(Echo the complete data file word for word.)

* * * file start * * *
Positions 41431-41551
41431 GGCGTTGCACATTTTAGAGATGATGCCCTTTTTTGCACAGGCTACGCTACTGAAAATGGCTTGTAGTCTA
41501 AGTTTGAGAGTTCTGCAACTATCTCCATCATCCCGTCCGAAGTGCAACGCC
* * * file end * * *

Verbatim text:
Positions 41431-41551
41431 GGCGTTGCACATTTTAGAGATGATGCCCTTTTTTGCACAGGCTACGCTACTGAAAATGGCTTGTAGTCTA
41501 AGTTTGAGAGTTCTGCAACTATCTCCATCATCCCGTCCGAAGTGCAACGCC